The Association of Taxation Technicians (ATT) has expressed concerns that changes designed to limit the amount of losses which the largest companies can set against capital gains will create additional obligations for all companies.
During the 2018 Budget, Chancellor Philip Hammond announced that the corporate income loss restriction (CILR), introduced in April 2017, will be extended to include carried forward capital losses from 1 April 2020. Those companies making capital gains will only be able to use carried forward capital losses to offset up to 50 per cent of those gains, subject to a deductions allowance of up to £5m per year.
In its response to an HMRC consultation, the ATT argued that the proposals should not create additional compliance obligations for companies that would otherwise be financially unaffected by the changes.
According to the association, bringing capital losses into the loss restriction rules “should be an opportunity” to simplify compliance obligations, particularly for those small and medium-sized companies that are not their intended targets.
Commenting, ATT technical steering group co-chair Jon Stride said: “We do not want to see companies that should be unaffected by this restriction having additional - and totally unnecessary - reporting requirements.
“We have expressed previously our concerns to HMRC regarding the existing compliance obligations for businesses of all sizes under the current corporate income loss restriction rules and are pleased that more guidance has now been released. This guidance will raise awareness of these obligations and assist companies in complying with them.”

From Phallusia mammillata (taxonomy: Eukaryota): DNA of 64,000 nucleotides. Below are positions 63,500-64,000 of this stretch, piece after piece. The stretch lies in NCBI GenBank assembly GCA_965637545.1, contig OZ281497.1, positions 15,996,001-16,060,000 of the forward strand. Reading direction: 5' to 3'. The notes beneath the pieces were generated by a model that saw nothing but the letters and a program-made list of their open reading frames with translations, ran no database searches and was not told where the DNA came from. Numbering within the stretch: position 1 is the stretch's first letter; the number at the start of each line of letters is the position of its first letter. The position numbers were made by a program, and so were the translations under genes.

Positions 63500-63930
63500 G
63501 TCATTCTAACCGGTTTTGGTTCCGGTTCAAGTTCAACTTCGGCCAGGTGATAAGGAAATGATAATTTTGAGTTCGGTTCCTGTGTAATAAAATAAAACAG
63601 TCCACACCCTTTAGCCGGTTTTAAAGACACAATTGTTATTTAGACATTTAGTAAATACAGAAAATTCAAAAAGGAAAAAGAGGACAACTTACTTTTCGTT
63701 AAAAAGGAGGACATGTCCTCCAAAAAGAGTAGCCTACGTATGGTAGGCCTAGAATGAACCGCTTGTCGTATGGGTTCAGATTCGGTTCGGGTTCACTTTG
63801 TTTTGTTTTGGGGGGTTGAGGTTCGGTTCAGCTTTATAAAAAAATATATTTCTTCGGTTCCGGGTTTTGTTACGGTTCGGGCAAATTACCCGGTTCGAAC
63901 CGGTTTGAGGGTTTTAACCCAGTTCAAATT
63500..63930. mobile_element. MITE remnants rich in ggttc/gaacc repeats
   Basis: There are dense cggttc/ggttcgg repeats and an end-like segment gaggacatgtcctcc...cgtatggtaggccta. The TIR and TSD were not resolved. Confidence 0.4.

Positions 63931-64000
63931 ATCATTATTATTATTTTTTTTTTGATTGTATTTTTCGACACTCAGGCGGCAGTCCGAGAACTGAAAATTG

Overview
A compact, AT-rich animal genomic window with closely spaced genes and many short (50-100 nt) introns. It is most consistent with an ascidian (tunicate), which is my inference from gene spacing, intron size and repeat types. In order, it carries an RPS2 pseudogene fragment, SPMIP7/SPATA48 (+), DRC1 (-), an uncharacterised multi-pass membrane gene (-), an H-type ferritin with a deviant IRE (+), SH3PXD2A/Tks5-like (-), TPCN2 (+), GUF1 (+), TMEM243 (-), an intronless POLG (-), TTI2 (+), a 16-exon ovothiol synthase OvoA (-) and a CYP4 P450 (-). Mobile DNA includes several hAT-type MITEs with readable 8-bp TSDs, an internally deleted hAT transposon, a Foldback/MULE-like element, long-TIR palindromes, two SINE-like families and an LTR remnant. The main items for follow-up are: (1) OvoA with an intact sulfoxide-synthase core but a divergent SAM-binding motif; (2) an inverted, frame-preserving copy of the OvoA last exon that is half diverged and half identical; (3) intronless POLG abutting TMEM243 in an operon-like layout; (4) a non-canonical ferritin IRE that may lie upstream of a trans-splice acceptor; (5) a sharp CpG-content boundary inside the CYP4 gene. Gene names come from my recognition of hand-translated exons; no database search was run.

The association recommended that a company should only be required to report the allocation of its deductions allowance between capital losses and the CILR in its tax return, if its combined profits and gains exceed the overall level of the deductions allowance for the period.
Furthermore, the ATT said that existing CILR legislation should be amended to clarify that companies are not required to state any amounts in their tax return in relation to the CILR, where their profits fall below the level of their deductions allowance for the period.
“These two suggestions taken together would remove the risk of small companies inadvertently failing to comply with a compliance requirement and suffering a financial disadvantage that goes against the government’s stated policy intention,” it said in a statement.
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